The United States Trade Representative has released a summary of some of the highlights concerning IP and the new “NAFTA” between the United States, Canada and Mexico. The USMC agreement (United States Marine Corps or What We Say -- I'm making a joke.) summary states, in part:
UNITED STATES–MEXICO–CANADA TRADE FACT SHEET Modernizing NAFTA into a 21st Century Trade Agreement
The United States, Mexico, and Canada have reached an agreement to modernize the 24-year-old NAFTA into a 21st century, high-standard agreement. The new United States-Mexico-Canada Agreement (USMCA) will support mutually beneficial trade leading to freer markets, fairer trade, and robust economic growth in North America.
The United States, Mexico, and Canada have reached an agreement on a modernized, high-standard Intellectual Property (IP) chapter that provides strong and effective protection and enforcement of IP rights critical to driving innovation, creating economic growth, and supporting American jobs.
Key Highlights: Protections for United States Innovators and Creators
The new IP Chapter will:
- Include 10 years of data protection for biologic drugs and a robust scope of products eligible for protection.
- Require full national treatment for copyright and related rights so United States creators are not deprived of the same protections that domestic creators receive in a foreign market.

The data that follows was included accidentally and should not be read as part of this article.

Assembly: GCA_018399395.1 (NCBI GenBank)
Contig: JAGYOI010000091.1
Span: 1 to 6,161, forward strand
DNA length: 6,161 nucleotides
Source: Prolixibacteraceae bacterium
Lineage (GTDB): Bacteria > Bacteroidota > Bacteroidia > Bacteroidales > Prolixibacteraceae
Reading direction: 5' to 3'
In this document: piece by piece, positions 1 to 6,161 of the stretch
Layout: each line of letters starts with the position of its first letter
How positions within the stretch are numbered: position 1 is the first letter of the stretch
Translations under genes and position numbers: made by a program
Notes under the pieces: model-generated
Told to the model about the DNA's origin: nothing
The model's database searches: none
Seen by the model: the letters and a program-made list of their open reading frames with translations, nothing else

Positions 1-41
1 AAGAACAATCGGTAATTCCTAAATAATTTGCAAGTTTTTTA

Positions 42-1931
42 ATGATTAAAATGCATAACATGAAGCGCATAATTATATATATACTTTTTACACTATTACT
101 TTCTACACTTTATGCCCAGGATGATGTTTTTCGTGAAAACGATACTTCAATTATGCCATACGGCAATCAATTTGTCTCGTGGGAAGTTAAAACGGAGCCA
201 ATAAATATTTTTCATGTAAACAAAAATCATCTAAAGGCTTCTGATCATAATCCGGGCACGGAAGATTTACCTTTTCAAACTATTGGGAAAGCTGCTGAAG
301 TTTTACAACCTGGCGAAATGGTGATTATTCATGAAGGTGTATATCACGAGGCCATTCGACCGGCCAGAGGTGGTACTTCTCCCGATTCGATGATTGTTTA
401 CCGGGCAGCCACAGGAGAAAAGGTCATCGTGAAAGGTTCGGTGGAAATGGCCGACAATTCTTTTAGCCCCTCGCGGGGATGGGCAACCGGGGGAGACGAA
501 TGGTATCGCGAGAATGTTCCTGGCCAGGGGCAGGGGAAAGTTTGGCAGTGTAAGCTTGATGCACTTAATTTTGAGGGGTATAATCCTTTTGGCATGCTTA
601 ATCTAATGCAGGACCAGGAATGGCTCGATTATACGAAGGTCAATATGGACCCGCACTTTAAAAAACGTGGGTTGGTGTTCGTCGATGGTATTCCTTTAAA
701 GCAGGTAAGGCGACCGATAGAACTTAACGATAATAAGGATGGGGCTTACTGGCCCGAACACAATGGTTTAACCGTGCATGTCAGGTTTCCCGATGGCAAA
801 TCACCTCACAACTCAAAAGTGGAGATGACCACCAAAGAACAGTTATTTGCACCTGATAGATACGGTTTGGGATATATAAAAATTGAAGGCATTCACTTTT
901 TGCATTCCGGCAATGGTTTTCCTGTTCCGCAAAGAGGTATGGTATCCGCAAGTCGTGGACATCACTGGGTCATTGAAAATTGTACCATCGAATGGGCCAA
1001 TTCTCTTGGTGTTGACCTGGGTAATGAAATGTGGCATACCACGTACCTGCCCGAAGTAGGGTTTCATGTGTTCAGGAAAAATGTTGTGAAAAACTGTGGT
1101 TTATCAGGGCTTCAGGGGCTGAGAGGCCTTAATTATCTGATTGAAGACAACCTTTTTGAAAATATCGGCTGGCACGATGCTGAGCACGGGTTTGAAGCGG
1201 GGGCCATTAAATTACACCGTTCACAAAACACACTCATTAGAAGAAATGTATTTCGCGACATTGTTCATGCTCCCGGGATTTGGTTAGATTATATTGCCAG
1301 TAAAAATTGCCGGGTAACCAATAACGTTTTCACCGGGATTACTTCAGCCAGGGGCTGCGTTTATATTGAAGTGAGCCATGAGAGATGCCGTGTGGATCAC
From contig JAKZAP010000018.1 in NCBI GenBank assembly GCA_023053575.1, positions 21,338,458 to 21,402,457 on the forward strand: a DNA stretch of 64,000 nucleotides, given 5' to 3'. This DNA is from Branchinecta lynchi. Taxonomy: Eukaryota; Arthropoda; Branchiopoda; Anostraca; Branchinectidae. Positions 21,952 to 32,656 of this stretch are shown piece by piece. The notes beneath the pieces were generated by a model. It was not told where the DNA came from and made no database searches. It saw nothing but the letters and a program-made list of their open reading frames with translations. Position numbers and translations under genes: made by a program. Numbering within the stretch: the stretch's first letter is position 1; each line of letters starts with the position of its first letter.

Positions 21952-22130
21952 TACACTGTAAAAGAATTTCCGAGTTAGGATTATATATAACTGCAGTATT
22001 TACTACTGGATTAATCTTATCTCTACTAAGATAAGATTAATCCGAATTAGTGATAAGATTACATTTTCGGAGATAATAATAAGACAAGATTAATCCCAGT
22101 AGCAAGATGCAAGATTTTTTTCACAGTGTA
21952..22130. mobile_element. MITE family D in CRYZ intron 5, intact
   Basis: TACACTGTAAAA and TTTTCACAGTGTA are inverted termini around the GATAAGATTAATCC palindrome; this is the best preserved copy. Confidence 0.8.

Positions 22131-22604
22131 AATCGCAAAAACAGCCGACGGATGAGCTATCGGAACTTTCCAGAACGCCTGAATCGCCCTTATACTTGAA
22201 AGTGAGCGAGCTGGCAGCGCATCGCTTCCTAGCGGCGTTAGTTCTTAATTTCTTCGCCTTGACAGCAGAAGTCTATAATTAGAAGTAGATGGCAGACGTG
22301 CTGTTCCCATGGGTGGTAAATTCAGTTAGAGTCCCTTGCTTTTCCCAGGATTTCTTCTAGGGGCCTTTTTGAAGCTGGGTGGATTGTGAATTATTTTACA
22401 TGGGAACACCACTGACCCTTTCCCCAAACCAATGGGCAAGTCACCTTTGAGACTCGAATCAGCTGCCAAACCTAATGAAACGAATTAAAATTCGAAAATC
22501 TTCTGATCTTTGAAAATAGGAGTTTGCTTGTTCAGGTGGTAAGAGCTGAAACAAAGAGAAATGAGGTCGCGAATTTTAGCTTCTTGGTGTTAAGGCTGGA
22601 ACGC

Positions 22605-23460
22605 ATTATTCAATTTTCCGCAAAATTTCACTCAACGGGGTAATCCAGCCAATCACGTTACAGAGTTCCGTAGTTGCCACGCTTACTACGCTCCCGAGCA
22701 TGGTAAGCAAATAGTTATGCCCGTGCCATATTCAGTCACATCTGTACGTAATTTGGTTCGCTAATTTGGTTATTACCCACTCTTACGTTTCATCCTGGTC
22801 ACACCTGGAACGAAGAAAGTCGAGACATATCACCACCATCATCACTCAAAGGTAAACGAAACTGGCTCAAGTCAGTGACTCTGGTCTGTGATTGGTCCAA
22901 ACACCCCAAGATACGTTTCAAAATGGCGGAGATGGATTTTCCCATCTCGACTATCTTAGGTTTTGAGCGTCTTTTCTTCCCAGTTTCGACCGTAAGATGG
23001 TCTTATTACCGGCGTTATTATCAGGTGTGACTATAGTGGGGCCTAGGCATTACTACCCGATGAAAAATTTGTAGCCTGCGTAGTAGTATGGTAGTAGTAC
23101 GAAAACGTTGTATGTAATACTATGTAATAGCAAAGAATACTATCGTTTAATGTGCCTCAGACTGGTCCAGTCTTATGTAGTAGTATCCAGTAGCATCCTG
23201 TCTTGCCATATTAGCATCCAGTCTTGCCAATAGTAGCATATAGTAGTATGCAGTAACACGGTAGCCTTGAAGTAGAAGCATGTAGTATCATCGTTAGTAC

- Continue to provide strong patent protection for innovators by enshrining patentability standards and patent office best practices to ensure that United States innovators, including small- and medium-sized businesses, are able to protect their inventions with patents.
- Include strong protection for pharmaceutical and agricultural innovators.
- Require a minimum copyright term of life of the author plus 70 years, and for those works with a copyright term that is not based on the life of a person, a minimum of 75 years after first authorized publication.
- Require strong standards against the circumvention of technological protection measures that often protect works such as digital music, movies, and books.
- Establish appropriate copyright safe harbors to provide protection for IP and predictability for legitimate enterprises that do not directly benefit from the infringement, consistent with United States law.
- Provide important procedural safeguards for recognition of new geographical indications (GIs), including strong standards for protection against issuances of GIs that would prevent United States producers from using common names, as well as establish a mechanism for consultation between the Parties on future GIs pursuant to international agreements.
- Enhance provisions for protecting trademarks, including well-known marks, to help companies that have invested effort and resources into establishing goodwill for their brands.
Key Achievement: Most Comprehensive Enforcement Provisions of Any Trade Agreement
For the first time, a trade agreement will require all of the following: